Wednesday, May 26, 2010

Watercolor - Bride of Frankenstein (2nd place winner!)

I entered a classic monster character design contest 2 months ago. (Like Frankenstein, Dracula, etc) The winners were just announced today, and I won second place! The contest was a "learning" contest. Contestants were encouraged to show process, not just a final piece. During the process period, drawings were critiqued and guided by both contestants and judges. You had to do a model sheet of the character with an action pose. Rad Sechrist was one of the judges, (but was later replaced) and he generously donated his time doing draw-overs and corrections, as you will see in this post.

The final piece:
The model sheet:

The process sketches:

I like to start with a story in my head. I wanted the Bride to be running away from a mirror in terror, so I wanted to make sure I could draw a character as if she had just looked at something frightening and running away. I wanted to make the pose have dynamic curves. I also knew that most entries were going to be dark and scary. I wanted to be the different one, drawing something cute and colorful.
The judge encouraged me to watch the path of action and make sure that her body parts are flowing in that direction. He gave me a mini-lesson, as shown here:

So I listened, but I believed I could push the curve harder:
But was encouraged to think otherwise because at this point ribs could look missing :), here is the judges' draw over:
With the pose fleshed out, I did some variations on the character, and posted it for further critiques:
One of the critiques was that I was jumping the gun on the shape of the characters without exhausting more possibilities. In other words, I think, "thumbnail" more.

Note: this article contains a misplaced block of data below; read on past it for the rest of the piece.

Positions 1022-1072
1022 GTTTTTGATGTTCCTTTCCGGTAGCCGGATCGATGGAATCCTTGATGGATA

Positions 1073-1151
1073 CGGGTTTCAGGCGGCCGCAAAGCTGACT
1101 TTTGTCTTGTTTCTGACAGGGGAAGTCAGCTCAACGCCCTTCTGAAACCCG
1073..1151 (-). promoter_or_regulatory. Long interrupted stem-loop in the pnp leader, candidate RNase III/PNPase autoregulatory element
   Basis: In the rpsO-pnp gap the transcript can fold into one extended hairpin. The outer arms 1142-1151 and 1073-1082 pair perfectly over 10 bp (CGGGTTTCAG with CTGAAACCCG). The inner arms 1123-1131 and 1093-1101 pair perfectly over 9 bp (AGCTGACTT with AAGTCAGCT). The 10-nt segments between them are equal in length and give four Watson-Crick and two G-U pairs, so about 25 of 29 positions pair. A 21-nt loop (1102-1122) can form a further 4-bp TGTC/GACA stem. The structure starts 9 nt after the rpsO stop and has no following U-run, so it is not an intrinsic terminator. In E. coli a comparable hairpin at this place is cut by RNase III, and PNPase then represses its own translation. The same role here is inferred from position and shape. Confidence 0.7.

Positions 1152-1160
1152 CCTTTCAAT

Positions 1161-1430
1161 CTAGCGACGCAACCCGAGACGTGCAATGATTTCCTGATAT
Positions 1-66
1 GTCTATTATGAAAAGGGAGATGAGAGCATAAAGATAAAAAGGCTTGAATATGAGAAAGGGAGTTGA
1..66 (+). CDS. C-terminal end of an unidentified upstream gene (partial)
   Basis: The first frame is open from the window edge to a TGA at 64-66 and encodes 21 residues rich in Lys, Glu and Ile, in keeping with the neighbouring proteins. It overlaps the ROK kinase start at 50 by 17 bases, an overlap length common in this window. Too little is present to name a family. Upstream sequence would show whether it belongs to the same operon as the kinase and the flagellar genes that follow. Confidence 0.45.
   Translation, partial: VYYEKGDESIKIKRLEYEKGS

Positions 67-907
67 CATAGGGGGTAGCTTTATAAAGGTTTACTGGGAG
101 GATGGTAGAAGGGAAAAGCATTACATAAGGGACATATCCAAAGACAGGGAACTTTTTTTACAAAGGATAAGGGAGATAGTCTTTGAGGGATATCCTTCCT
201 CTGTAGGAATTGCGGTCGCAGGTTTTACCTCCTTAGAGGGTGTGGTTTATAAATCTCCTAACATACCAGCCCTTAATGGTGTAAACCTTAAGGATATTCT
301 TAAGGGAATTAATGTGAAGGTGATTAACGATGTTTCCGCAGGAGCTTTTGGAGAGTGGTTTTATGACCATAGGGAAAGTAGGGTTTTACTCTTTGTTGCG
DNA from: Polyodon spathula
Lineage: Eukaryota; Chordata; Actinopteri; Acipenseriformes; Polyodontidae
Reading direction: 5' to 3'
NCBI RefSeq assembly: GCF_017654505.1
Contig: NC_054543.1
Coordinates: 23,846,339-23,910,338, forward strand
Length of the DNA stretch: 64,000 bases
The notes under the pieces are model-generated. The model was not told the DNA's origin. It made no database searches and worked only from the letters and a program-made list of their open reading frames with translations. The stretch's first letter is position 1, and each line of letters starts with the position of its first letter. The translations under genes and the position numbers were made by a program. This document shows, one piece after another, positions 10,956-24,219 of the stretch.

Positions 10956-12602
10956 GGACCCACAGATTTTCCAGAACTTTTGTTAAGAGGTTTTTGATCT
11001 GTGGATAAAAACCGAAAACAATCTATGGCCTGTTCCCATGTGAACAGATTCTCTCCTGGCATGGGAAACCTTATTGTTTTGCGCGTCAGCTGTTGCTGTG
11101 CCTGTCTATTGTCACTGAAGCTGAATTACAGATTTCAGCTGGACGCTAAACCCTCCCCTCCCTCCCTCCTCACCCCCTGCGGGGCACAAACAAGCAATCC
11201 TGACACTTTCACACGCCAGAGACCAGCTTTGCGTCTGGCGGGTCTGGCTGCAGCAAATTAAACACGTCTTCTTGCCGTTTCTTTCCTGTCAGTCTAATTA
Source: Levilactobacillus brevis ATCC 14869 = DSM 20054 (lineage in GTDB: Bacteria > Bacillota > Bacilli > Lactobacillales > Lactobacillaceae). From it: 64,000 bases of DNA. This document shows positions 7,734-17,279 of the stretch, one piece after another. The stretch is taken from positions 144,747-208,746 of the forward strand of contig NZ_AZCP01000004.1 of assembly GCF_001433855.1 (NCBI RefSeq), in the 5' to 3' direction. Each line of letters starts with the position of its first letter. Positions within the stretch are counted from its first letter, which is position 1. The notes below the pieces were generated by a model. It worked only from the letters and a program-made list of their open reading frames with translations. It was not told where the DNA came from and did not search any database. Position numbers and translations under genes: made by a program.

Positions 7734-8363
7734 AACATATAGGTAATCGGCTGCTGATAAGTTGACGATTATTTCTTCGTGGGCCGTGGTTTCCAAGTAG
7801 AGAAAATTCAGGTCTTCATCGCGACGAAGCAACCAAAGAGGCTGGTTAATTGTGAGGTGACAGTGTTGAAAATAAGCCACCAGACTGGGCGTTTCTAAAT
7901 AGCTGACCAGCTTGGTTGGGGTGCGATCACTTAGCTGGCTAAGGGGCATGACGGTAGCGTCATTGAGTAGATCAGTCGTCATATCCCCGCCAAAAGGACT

Which is what I did. I generally do not thumbnail, and I know many artists swear by it. I am really not psyched about doing little silhouettes. Eric Goldberg openly confesses to not thumb-nailing, so I am in good company. However, he IS Eric Goldberg *worship*, so he's allowed to break the rules. I suppose since so many experts out there swear by it, I really ought to listen. That's what makes them the expert, right?

I picked a few of my favorite silhouettes and did some more designs.
I ended up with the costume of the first drawing, the hair of the last one.

I did do color keys in Photoshop, but for the life of me I can't find the files to show you! Painting white was the biggest challenge. You want to add some color temperature shifts in there for interest but not lose the color's identity.

Anyway, I hope you enjoyed this post. I had fun drawing and painting, and I'm glad I won 2nd place. I think I get a t-shirt. :) But really, the learning experience was what I was after.

Oh! One last awesome news. Yesterday, I became a citizen of the United States of America. I am so happy!!!



Anonymous said...

I think this is a great post Tiffanny.I wish you could tell us a little bit more about how you deal with colour and watercolours process, love your sketchbook.

Paul Richards said...

Hey my fellow Amuuuuricun!

I think my favorite choice with this is how you've given her hair the peacock feather treatment. Just something novel I'm not used to seeing with bride of Frankenstein stuff. Congrats on both fronts!